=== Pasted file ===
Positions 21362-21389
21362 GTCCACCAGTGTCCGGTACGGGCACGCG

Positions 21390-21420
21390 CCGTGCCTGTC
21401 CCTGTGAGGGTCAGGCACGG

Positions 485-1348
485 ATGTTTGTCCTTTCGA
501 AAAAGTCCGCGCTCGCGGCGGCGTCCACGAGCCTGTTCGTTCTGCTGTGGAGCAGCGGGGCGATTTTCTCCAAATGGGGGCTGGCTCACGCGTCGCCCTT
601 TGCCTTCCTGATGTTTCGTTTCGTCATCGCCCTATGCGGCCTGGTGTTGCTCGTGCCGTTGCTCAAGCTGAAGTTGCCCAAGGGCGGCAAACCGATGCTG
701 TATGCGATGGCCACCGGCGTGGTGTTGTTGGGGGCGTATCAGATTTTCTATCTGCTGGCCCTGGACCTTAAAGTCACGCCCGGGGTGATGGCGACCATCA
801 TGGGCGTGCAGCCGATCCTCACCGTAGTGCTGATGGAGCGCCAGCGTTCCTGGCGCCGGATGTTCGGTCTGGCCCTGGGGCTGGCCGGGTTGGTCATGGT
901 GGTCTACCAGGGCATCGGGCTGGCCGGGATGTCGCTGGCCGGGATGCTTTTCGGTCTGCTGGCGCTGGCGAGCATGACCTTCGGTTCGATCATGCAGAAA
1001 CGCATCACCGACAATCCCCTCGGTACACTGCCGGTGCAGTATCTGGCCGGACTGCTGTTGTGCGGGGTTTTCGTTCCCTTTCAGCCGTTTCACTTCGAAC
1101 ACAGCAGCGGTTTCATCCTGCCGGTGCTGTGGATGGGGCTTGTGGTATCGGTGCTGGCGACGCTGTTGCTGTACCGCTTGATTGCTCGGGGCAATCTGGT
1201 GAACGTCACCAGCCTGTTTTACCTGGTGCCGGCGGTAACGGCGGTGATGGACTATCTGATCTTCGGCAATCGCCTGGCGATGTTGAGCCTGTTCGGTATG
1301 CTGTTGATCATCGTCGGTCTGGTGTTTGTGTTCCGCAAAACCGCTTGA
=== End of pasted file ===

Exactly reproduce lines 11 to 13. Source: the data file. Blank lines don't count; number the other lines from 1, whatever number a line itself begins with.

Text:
801 TGGGCGTGCAGCCGATCCTCACCGTAGTGCTGATGGAGCGCCAGCGTTCCTGGCGCCGGATGTTCGGTCTGGCCCTGGGGCTGGCCGGGTTGGTCATGGT
901 GGTCTACCAGGGCATCGGGCTGGCCGGGATGTCGCTGGCCGGGATGCTTTTCGGTCTGCTGGCGCTGGCGAGCATGACCTTCGGTTCGATCATGCAGAAA
1001 CGCATCACCGACAATCCCCTCGGTACACTGCCGGTGCAGTATCTGGCCGGACTGCTGTTGTGCGGGGTTTTCGTTCCCTTTCAGCCGTTTCACTTCGAAC